Drawn Arc Stud Welding
Drawn Arc Stud Welding, or more simply stud welding, is the process which quickly joins together a base metal, such as steel, to a fastener. This is done via a controlled electric arc process, which melts the end of the fastener to the base metal. There are many types of Fasteners, which are also known as stud welds, including tapped, unthreaded, and threaded.
Materials that both stud welds & base metals are typically made of include:Steel
- Stainless Steel
Drawn Arc Welding Advantages
The Drawn Arc welding provides excellent welding success under a broad range of conditions. It produces a full cross-sectional weld, forming a bond that is stronger than the surrounding metal. This section examines its quality, productivity, and cost advantages.
Weld strength — Drawn arc stud welding produces a strong, one-sided weld. The welds are vibration-proof and resistant to breaking, loosening, or weakening.
Aesthetic appeal — For applications in which quality is measured in part by attractive appearance, arc welding offers excellent cosmetic appeal because the reverse side is not marred.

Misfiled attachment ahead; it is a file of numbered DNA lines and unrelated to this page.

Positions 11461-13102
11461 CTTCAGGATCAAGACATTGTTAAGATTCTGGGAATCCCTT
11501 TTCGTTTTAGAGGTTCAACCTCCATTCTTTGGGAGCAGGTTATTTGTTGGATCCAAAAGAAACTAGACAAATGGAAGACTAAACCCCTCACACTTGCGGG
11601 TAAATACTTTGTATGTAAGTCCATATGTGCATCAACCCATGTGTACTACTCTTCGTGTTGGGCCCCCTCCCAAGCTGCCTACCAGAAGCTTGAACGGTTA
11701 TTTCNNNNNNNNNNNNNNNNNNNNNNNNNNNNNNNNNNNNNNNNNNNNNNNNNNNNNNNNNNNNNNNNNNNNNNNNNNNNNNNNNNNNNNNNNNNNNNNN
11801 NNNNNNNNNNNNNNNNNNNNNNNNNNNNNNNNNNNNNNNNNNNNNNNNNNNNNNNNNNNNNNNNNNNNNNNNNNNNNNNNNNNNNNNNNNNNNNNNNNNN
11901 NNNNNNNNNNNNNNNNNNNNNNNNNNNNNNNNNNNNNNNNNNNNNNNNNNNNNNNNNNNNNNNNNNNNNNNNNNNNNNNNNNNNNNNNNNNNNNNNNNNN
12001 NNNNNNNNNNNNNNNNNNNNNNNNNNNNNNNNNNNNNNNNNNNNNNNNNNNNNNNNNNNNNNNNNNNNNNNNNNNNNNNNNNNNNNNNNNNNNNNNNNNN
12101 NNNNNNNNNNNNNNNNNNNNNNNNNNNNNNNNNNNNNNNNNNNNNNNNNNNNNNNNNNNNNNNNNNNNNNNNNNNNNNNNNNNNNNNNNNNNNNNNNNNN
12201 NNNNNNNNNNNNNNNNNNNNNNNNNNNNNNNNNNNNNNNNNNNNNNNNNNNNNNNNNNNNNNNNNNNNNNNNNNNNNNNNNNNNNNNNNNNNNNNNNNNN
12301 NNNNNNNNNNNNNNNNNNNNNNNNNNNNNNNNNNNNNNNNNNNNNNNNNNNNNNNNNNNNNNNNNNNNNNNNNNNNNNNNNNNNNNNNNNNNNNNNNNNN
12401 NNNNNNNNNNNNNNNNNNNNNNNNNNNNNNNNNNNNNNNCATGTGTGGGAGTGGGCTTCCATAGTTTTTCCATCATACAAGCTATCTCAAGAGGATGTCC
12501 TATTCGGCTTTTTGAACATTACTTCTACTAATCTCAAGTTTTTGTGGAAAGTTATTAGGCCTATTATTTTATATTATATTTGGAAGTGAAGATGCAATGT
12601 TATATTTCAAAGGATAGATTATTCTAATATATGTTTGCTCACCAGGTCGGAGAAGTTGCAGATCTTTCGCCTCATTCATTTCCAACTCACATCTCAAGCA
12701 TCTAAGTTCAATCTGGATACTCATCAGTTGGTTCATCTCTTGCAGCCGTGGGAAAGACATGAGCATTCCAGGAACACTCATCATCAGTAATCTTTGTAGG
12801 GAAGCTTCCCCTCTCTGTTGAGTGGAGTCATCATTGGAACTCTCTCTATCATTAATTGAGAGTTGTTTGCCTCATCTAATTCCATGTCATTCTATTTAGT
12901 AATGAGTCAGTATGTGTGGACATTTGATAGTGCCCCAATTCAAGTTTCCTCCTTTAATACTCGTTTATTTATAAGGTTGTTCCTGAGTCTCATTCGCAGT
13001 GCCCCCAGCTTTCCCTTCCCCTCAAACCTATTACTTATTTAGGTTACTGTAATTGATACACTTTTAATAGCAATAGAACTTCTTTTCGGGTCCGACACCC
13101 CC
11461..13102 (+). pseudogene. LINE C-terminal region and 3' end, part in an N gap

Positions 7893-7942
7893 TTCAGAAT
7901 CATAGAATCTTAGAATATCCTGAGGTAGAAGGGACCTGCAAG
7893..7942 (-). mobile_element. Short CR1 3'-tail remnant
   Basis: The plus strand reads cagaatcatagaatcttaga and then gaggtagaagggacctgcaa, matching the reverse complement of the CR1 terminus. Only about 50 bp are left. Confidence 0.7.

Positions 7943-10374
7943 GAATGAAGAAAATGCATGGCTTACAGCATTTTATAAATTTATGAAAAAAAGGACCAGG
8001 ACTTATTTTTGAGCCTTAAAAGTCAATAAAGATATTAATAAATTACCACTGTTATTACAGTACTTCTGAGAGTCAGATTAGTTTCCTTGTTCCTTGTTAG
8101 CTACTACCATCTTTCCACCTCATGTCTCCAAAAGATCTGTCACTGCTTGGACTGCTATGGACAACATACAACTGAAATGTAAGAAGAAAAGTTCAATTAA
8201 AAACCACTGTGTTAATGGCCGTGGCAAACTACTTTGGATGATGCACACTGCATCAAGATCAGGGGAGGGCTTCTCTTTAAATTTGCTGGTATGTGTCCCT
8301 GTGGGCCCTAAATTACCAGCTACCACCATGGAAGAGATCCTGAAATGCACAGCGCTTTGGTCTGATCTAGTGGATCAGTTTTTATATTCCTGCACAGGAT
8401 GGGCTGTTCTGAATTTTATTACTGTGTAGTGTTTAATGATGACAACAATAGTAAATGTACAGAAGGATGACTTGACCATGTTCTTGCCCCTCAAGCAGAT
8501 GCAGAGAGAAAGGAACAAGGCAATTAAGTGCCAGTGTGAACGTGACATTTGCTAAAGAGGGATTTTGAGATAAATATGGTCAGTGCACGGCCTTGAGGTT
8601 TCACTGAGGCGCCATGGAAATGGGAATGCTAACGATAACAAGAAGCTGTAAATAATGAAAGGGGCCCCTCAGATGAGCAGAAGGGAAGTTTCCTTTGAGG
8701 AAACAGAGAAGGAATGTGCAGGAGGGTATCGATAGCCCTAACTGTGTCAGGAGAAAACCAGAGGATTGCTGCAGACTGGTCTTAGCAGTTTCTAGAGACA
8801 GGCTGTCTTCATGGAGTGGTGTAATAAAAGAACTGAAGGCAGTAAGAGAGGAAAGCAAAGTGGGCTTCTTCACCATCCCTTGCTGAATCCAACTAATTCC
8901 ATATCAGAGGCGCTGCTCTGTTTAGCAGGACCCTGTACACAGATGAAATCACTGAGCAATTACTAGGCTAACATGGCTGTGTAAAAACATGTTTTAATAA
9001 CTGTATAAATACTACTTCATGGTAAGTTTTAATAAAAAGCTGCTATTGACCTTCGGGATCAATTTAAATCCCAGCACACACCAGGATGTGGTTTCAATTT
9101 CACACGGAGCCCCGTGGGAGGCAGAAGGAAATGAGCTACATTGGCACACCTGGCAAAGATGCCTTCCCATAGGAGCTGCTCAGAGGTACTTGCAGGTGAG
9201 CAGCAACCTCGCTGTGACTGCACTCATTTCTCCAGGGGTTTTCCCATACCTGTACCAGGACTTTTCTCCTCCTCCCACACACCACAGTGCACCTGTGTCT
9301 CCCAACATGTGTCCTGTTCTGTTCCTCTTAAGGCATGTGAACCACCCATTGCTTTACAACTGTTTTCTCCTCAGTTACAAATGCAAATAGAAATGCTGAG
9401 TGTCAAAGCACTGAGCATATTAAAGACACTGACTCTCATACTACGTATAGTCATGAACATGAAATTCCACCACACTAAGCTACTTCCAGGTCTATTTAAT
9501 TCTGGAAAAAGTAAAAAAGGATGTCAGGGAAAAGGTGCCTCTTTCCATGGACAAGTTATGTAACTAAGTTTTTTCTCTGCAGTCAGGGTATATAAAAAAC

Ample design freedom — Arc welding’s one-sided fastening process permits greater design versatility.
Faster, easier manufacturing — Compared with other typical fastening processes, arc welding permits faster, easier manufacturing because each weld is achieved in less than a second, and because welds can be achieved with access to only one side.
Fewer manufacturing steps — Arc welding eliminates punching, drilling, tapping, and riveting. With special techniques, it permits welding on painted surfaces, eliminating the need for pre-grinding and recoating.
Labor savings — Labor costs are dramatically reduced with arc welding because through-hole preparation is eliminated and the process can be completed by a single worker.
Fabrication savings — Often, an expensive, odd-shaped piece can be duplicated inexpensively by welding several studs to a simple stock shape to form a metal fabrication.